The French monarchy asserted its rights to encroach on Edward's legal rights in Gascony. Resistance to one judgement in Saint-Sardos resulted in Charles IV declaring the duchy forfeit. Charles's sister, Queen Isabella, was sent to negotiate and agreed a treaty that required Edward to pay homage in France to Charles. Edward resigned Aquitaine and Ponthieu to his son Edward, who travelled to France to give homage in his stead. With the English heir in her power, Isabella refused to return to England unless Edward II dismissed his favourites, and she became the mistress of Roger Mortimer. The couple invaded England and, with Henry, 3rd Earl of Lancaster, captured the king. Edward II abdicated on condition that his son would inherit the throne rather than Mortimer. Although there is no historical record of the cause of death, he is popularly believed to have been murdered at Berkeley Castle by having a red-hot poker thrust into his bowels. A coup by Edward III ended four years of control by Isabella and Mortimer. Mortimer was executed. Though removed from power, Isabella was treated well, and lived in luxury for the next 27 years.
Conflict with the House of ValoisEdit
In 1328 Charles IV of France died without a male heir. Queen Isabella made a claim to throne of France on behalf of her son Edward on the grounds that he was a matrilineal grandson of Philip IV of France. However, the precedents set by Philip V's succession over his niece Joan II of Navarre and Charles IV's succession over his nieces meant that the senior grandson of Philip III in the male line, Phillip of Valois, became king. Not yet in power, Edward paid homage to Phillip as Duke of Aquitaine.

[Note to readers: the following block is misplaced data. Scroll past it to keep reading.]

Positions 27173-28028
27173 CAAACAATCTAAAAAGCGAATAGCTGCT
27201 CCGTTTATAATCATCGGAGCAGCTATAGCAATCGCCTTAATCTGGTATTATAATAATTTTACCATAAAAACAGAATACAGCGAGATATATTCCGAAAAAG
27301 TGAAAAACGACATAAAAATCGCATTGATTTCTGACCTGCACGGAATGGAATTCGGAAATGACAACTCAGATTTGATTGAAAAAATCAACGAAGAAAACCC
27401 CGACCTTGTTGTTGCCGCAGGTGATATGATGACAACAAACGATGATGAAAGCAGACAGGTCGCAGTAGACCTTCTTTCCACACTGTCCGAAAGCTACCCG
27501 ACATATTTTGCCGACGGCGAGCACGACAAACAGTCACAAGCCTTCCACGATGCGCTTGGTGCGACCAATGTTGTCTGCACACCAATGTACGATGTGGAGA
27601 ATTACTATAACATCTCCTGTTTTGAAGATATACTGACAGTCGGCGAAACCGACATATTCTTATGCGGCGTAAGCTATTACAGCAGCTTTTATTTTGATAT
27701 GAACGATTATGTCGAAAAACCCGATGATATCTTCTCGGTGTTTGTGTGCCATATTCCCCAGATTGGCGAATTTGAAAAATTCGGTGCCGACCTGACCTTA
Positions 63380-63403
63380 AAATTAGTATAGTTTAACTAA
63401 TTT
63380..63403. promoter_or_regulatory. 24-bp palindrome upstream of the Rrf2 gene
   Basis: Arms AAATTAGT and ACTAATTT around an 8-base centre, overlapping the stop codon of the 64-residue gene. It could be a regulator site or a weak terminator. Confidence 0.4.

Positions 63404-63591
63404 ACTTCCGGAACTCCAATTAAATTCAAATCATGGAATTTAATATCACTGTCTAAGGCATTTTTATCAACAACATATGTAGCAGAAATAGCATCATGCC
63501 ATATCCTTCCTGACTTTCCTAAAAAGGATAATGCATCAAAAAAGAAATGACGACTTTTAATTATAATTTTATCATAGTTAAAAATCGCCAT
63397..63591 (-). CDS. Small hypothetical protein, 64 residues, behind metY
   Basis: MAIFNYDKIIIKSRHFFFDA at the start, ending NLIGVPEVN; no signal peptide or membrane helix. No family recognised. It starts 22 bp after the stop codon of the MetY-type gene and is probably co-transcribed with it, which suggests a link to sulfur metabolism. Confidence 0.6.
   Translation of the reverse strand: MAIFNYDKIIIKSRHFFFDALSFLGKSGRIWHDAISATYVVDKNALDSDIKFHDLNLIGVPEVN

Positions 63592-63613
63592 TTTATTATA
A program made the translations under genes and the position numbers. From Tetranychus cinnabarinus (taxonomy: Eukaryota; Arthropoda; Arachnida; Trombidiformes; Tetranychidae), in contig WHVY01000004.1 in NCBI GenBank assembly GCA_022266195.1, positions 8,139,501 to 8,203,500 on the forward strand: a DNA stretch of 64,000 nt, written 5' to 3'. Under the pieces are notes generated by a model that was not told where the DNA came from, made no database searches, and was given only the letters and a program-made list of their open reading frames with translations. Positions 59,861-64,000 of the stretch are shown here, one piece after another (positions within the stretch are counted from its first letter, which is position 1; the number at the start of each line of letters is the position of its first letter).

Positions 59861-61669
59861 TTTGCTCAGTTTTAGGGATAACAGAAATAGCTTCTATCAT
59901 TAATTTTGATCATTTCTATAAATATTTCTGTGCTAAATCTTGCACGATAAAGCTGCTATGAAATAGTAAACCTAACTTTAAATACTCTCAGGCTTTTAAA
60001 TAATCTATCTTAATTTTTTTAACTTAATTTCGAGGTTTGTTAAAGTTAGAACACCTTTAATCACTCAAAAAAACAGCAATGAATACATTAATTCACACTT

In 1337 Phillip confiscated Aquitaine and Ponthieu from Edward alleging he was harbouring Phillip’s fugitive cousin and enemy, Robert of Artois. In response, Edward proclaimed himself king of France to encourage the Flemish to rise in open rebellion against the French king. The conflict, later known as the Hundred Years' War, included a significant English naval victory at the Battle of Sluys, and a victory on land at Crécy, leaving Edward free to capture the important port of Calais. A subsequent victory against Scotland at the Battle of Neville's Cross resulted in the capture of David II and reduced the threat from Scotland. The Black Death brought a halt to Edward's campaigns by killing perhaps a third of his subjects. The only Plantagenet known to have died from the Black Death was Edward III's daughter Joan in Bordeaux.
Edward, the Black Prince resumed the war with destructive chevauchées starting from Bordeaux. His army was caught by a much larger French force at Poitiers, but the ensuing battle was a decisive English victory resulting in the capture of John II of France. John agreed a treaty promising the French would pay a four million écus ransom. The subsequent Treaty of Brétigny was demonstrably popular in England, where it was both ratified in parliament and celebrated with great ceremony. To reach agreement, clauses were removed that would have had Edward renounce his claim to the French crown in return for territory in Aquitaine and the town of Calais. These were entered in another agreement to be effected only after the transfer of territory by November 1361 but both sides prevaricated over their commitments for the following nine years. Hostages from the Valois family were held in London while John returned to France to raise his ransom. Edward had restored the lands of the former Angevin Empire holding Normandy, Brittany, Anjou, Maine and the coastline from Flanders to Spain. When the hostages escaped back to France, John was horrified that his word had been broken and returned to England, where he eventually died.